Promising improved safety, better fuel-efficiency and freedom from the boredom of long drives, autonomy has been coming piecemeal to our cars for some time - and it has always had its critics. In 1994, on a UK motorway, Jaguar and Lucas Industries demonstrated the safety of adaptive cruise control and automatic lane keeping; both technologies are now commonplace on our roads. The media were not impressed, describing the idea of cars that drive themselves as "madness".The incremental nature of technological change is an important factor in transport policy, yet too often transport planning chases "revolutions" where brand new (or redeveloped old) technologies will be widely deployed and adopted. As nice as a revolution may sound, that's just not how change actually occurs.
Rather than one day having a brand new model of fully autonomous vehicles, it is most likely that parts of the driving experience will be computerized (for instance fully autonomous freeway driving, just as fully autonomous parking is now commonplace) before the entire experience will be computerized. By encouraging and supporting incremental advances the technological, political and legal issues will have a chance to develop together, and adoption of new and safer technologies will happen faster. Consider what is happening with electric cars as a similar type of issue with deployment of new technologies. Electric cars are just not very popular as few people are adopting the revolutionary powertrains. The Chevy Volt is on hiatus, and Chevy just announced that it will be on hiatus an additional week. George W. Bush's "Freedom Car" and Arnold Schwarzenegger's "Hydrogen Highway" were failures, as was the entire "hydrogen revolution" because the infrastructure and technology isn't there to support widespread adoption, and still aren't. Maybe someday in the future hydrogen will be a standard fuel, but now people tend to really like their hybrids (Toyota is setting sales records with it's Prius models) which are an incremental improvement to what people already use.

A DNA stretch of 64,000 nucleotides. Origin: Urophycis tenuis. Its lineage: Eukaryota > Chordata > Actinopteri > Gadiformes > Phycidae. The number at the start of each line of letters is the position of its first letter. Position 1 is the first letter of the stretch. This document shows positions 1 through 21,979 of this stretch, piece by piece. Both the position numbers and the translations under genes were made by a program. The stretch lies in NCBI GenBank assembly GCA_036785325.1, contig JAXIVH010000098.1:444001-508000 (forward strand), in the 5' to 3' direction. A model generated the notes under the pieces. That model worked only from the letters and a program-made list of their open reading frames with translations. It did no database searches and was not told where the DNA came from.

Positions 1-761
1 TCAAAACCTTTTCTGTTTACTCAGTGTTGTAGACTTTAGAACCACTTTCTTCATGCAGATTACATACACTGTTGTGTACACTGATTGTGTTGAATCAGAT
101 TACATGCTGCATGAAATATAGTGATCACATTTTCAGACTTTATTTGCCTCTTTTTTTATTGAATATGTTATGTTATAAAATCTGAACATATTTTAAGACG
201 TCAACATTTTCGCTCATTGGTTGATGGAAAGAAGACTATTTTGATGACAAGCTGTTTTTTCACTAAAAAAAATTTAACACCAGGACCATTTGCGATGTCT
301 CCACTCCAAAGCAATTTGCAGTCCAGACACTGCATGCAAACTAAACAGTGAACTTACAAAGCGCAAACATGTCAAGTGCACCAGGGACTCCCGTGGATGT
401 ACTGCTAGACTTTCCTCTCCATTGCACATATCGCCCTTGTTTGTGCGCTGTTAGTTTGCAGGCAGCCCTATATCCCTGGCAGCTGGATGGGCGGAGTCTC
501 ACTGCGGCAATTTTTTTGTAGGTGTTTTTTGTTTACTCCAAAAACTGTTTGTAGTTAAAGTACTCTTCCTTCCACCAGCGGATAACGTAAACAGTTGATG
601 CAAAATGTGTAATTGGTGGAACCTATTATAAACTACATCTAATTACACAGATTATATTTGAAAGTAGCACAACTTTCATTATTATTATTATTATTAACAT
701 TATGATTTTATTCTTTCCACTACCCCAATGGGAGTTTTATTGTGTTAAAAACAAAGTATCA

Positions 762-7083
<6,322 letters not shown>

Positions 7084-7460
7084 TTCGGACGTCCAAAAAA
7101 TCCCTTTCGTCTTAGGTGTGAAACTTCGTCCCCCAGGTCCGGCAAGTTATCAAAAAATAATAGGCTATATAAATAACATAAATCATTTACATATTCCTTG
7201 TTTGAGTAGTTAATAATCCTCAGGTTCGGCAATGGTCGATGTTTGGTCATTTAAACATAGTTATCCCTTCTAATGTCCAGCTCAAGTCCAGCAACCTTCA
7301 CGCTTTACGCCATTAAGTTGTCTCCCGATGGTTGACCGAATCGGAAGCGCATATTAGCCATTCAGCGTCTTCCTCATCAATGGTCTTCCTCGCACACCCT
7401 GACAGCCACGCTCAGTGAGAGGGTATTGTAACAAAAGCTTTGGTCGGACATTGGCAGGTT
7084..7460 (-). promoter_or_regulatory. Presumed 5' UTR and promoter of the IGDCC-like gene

All of this is to say don't hold your breath that autonomous vehicle technologies will first appear in a fully, full-time autonomous car, but also don't expect that driverless cars will not become commonplace. Drivers are already ceding some driving to their cars, and over time they will cede more and more until the driver is simply a passenger. Then someday no one will remember that is was ever any different.
UPDATE: Chevy announced that the Volt will go back into production on the original schedule due to strong March sales. Let's hope the strong sales continue!
UPDATE, Part Duex: Adam Ozimek at Modeled Behavior offers an alternative path to autonomous cars where demand for driverless cars comes from particular groups such as the elderly or disabled. This seems more along the lines of incremental shifts in the demographics of demand rather than incremental shifts in technology, as I argued.